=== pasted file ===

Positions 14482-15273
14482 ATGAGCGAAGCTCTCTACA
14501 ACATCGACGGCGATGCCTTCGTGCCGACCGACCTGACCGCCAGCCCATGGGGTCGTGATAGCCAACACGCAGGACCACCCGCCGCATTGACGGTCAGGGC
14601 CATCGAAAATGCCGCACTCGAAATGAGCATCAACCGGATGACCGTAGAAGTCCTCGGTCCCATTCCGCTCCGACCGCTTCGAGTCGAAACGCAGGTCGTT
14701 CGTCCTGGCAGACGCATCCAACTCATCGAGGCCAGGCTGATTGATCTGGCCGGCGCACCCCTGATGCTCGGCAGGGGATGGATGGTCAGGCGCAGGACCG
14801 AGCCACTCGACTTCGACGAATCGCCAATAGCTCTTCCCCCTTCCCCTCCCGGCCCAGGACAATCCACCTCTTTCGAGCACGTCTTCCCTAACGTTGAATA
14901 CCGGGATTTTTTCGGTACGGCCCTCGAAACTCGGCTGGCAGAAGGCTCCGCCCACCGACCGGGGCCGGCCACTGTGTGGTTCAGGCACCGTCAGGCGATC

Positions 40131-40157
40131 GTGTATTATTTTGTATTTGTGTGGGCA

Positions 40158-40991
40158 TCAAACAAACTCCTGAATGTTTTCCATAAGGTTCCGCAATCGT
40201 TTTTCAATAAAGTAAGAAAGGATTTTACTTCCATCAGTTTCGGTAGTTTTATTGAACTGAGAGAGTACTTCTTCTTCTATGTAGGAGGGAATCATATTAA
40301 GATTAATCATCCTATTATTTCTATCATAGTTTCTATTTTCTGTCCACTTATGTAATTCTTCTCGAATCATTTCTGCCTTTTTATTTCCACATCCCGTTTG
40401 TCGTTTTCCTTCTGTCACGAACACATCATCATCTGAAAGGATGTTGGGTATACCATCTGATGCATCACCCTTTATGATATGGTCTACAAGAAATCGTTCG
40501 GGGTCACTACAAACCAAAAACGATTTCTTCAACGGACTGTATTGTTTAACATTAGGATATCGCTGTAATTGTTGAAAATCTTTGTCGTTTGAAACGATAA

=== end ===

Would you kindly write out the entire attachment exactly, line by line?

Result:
Positions 14482-15273
14482 ATGAGCGAAGCTCTCTACA
14501 ACATCGACGGCGATGCCTTCGTGCCGACCGACCTGACCGCCAGCCCATGGGGTCGTGATAGCCAACACGCAGGACCACCCGCCGCATTGACGGTCAGGGC
14601 CATCGAAAATGCCGCACTCGAAATGAGCATCAACCGGATGACCGTAGAAGTCCTCGGTCCCATTCCGCTCCGACCGCTTCGAGTCGAAACGCAGGTCGTT
14701 CGTCCTGGCAGACGCATCCAACTCATCGAGGCCAGGCTGATTGATCTGGCCGGCGCACCCCTGATGCTCGGCAGGGGATGGATGGTCAGGCGCAGGACCG
14801 AGCCACTCGACTTCGACGAATCGCCAATAGCTCTTCCCCCTTCCCCTCCCGGCCCAGGACAATCCACCTCTTTCGAGCACGTCTTCCCTAACGTTGAATA
14901 CCGGGATTTTTTCGGTACGGCCCTCGAAACTCGGCTGGCAGAAGGCTCCGCCCACCGACCGGGGCCGGCCACTGTGTGGTTCAGGCACCGTCAGGCGATC

Positions 40131-40157
40131 GTGTATTATTTTGTATTTGTGTGGGCA

Positions 40158-40991
40158 TCAAACAAACTCCTGAATGTTTTCCATAAGGTTCCGCAATCGT
40201 TTTTCAATAAAGTAAGAAAGGATTTTACTTCCATCAGTTTCGGTAGTTTTATTGAACTGAGAGAGTACTTCTTCTTCTATGTAGGAGGGAATCATATTAA
40301 GATTAATCATCCTATTATTTCTATCATAGTTTCTATTTTCTGTCCACTTATGTAATTCTTCTCGAATCATTTCTGCCTTTTTATTTCCACATCCCGTTTG
40401 TCGTTTTCCTTCTGTCACGAACACATCATCATCTGAAAGGATGTTGGGTATACCATCTGATGCATCACCCTTTATGATATGGTCTACAAGAAATCGTTCG
40501 GGGTCACTACAAACCAAAAACGATTTCTTCAACGGACTGTATTGTTTAACATTAGGATATCGCTGTAATTGTTGAAAATCTTTGTCGTTTGAAACGATAA